55 degrees C.
Helium cooling press.
26 Torr/3.5 Pa
1.4%, at 3 sigma
Etch rate recess
Optical endpoint syst.
SOFIE MULTISEM 550 dual
This RIE (Reactive Ion Etch) step is performed at low pressure. Thus, ion energy is very high and uniform. Low pressure means high mean free path, which gives a high anisotropic etch process. In these etch conditions, mechanical etch effects are higher than chemical ones. This property allows to get rid of wafer pattern effects. Etch rate is then the same whatever the location at the wafer surface: edge or center of array. Etch uniformity, less than 1.5% at 3 sigma ensures a very good photoresist depth reproducibility within a same wafer.
In addition, a dual interferometric/optical etch end-point detection system such as the MULTISEM 550 sold by SOFIE INST., Arpajon, France, is now able to monitor the etch back step. Etch rate is calculated during etch of each wafer. Optical end-point system detects when SiO2 Si3N4 pad layer 12/13 is reached. Then, depending on the defined etch rate, an overetch is performed to reach the right recess depth into deep trenches. Thanks to that feature, it is now possible to thus allow an accurate process. At this stage of the novel buried plate formation process, the structure 10 is still represented by structure 10 of FIG. 4, the only difference lies in the absence of the recess at the upper portion of the layer 17 which now consists of ACCUFLO T-13EL polymer instead of the photoresist material. There is no change with the above process described by reference to FIG. 5 to remove the exposed portion of the ASG and SiO2 layers 15 and 16. Finally the polymer is removed by dipping in a Huang SP etch and structure 10 that is finally obtained is such as the one represented in FIG. 6.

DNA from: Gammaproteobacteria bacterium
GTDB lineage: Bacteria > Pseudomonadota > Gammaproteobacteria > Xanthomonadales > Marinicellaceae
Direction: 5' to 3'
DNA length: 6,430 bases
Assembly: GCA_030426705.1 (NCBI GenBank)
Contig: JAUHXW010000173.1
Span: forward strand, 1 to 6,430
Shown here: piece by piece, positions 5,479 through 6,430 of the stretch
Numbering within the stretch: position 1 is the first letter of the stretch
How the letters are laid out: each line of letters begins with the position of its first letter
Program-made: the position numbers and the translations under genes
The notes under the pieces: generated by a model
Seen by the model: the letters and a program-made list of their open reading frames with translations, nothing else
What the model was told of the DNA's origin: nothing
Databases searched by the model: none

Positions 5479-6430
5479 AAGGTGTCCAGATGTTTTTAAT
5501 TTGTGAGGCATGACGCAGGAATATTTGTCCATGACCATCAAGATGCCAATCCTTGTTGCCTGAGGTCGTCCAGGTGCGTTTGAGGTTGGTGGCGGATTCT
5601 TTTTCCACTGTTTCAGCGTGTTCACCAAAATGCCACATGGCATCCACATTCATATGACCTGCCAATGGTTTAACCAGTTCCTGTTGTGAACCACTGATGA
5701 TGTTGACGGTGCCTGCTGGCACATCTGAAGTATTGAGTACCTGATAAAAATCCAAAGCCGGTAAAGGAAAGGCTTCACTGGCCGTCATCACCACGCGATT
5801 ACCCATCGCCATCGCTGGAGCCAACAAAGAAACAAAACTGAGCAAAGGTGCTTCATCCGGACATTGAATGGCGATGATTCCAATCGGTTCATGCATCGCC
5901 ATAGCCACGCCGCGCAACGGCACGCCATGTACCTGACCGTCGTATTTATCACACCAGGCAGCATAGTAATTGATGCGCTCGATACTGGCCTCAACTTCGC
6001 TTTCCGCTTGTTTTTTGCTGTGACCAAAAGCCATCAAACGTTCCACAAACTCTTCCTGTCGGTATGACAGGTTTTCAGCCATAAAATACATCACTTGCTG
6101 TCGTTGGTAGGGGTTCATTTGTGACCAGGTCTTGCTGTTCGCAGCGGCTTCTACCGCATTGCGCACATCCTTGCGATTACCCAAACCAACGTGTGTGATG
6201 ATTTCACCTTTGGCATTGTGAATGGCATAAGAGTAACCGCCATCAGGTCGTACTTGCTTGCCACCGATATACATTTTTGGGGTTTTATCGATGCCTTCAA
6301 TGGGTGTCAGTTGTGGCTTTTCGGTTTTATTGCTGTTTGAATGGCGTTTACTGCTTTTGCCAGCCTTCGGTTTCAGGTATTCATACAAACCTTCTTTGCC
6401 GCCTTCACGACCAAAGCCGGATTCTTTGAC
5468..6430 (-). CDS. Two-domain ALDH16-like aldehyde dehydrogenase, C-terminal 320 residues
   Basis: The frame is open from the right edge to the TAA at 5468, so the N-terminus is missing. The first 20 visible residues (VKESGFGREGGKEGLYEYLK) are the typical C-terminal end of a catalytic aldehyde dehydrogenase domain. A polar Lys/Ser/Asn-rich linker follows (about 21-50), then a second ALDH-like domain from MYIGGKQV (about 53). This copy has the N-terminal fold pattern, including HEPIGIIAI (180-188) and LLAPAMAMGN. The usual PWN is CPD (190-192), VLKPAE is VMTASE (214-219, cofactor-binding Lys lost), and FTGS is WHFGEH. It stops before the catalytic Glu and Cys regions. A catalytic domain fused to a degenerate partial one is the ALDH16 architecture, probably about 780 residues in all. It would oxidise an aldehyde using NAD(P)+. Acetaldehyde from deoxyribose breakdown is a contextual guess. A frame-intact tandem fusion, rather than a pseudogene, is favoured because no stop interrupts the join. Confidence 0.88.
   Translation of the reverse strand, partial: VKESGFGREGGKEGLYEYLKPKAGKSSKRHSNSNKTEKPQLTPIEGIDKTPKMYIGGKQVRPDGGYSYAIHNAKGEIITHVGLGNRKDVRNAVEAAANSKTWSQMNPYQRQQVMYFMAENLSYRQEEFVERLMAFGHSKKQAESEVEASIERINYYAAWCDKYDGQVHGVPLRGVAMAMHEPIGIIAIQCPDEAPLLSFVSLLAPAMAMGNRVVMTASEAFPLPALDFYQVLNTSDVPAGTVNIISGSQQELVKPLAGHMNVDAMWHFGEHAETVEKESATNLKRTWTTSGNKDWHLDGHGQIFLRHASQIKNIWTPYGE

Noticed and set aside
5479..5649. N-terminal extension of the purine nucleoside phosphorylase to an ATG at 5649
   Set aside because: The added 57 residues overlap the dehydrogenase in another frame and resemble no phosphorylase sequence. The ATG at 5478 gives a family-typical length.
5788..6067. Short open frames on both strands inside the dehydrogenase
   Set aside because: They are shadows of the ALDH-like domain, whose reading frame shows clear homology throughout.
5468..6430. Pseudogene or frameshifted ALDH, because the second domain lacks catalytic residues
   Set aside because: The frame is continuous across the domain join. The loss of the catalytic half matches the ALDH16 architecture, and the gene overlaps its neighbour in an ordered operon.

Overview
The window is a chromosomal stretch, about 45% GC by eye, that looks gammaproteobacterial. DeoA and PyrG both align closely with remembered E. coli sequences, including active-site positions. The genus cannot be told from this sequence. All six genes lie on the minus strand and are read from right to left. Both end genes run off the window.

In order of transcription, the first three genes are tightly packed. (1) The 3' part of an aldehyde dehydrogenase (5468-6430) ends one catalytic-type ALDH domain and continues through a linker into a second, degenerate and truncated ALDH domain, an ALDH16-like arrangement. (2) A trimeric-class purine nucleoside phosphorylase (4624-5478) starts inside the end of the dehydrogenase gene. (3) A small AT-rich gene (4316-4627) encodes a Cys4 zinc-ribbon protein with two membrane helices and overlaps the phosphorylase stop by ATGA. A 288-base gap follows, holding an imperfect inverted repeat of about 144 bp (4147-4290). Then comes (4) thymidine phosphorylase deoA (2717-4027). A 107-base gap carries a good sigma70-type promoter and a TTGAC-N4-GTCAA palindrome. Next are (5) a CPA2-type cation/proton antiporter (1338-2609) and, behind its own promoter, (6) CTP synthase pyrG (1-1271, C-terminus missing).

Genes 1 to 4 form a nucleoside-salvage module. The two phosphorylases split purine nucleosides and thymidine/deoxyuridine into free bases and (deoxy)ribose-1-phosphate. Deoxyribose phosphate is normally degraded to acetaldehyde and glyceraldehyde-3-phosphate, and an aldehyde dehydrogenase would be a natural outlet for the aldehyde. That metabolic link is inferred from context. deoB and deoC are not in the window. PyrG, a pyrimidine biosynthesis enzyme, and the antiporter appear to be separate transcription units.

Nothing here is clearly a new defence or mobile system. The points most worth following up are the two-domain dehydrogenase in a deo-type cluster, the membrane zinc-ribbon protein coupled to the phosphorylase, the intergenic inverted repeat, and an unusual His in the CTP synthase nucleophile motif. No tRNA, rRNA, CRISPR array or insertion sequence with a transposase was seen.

FIGS. 12 and 13 respectively show the structure 10 at the stage of FIGS. 11 and 12 when the polymer has been used according to the method of the present invention. Turning to FIG. 12, layer 17 exhibits a highly planar surface, except a slight bump at the center region between two array regions and very small undulations above array areas (now maintained within 0.2 um).
As apparent in FIG. 13, pattern effects are no longer a concern, because ACCUFLO T-13 thickness range in deep trenches between edge and center of arrays is less than 0.2 um, compared to 0.8 um for the state of the art process as illustrated by reference to FIG. 11. Buried plate region top (referenced I in the best case shown in FIG. 9) is now controlled within ±250 nm, center to edge of array within a same wafer, wafer to wafer and lot to lot. These good figures result fro the excellent uniformity that is now obtained thanks to the deposition/planarization and etch back steps when performed in accordance with the method of the present invention.
The method of the present invention offers significant advantages in terms of final test yields, cost reduction, reproducibility, reliability, uniformity and manufacturing process flow simplification.
The description of the embodiments of the present invention is given above for the understanding of the present invention. It will be understood that the invention is not to the particular embodiments described herein, but is capable of various modifications, rearrangements and substitutions will now become apparent to those skilled in the art without departing from the scope of the invention.
Therefore it is intended that the following claims cover all such modifications and changes as fall within the true spirit and scope of the invention.
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|U.S. Classification||438/243, 438/386, 438/246, 438/249, 438/434, 438/437, 438/433, 438/392, 257/E21.256, 438/387, 438/438, 438/244, 438/436, 438/389|
|International Classification||H01L21/311, H01L21/8242|
|Cooperative Classification||H01L27/1087, H01L21/31138|
|European Classification||H01L27/108M4B6T, H01L21/311C2B|
|Apr 14, 1999||AS||Assignment|
Owner name: INTERNATIONAL BUSINESS MACHINES CORPORATION, NEW Y
Free format text: ASSIGNMENT OF ASSIGNORS INTEREST;ASSIGNORS:LEVERD, FRANCOIS;MACCAGNAN, RENZO;MASS, ERIC;AND OTHERS;REEL/FRAME:009902/0873;SIGNING DATES FROM 19990323 TO 19990329
|Mar 16, 2005||REMI||Maintenance fee reminder mailed|
|Aug 29, 2005||LAPS||Lapse for failure to pay maintenance fees|
|Oct 25, 2005||FP||Expired due to failure to pay maintenance fee|
Effective date: 20050828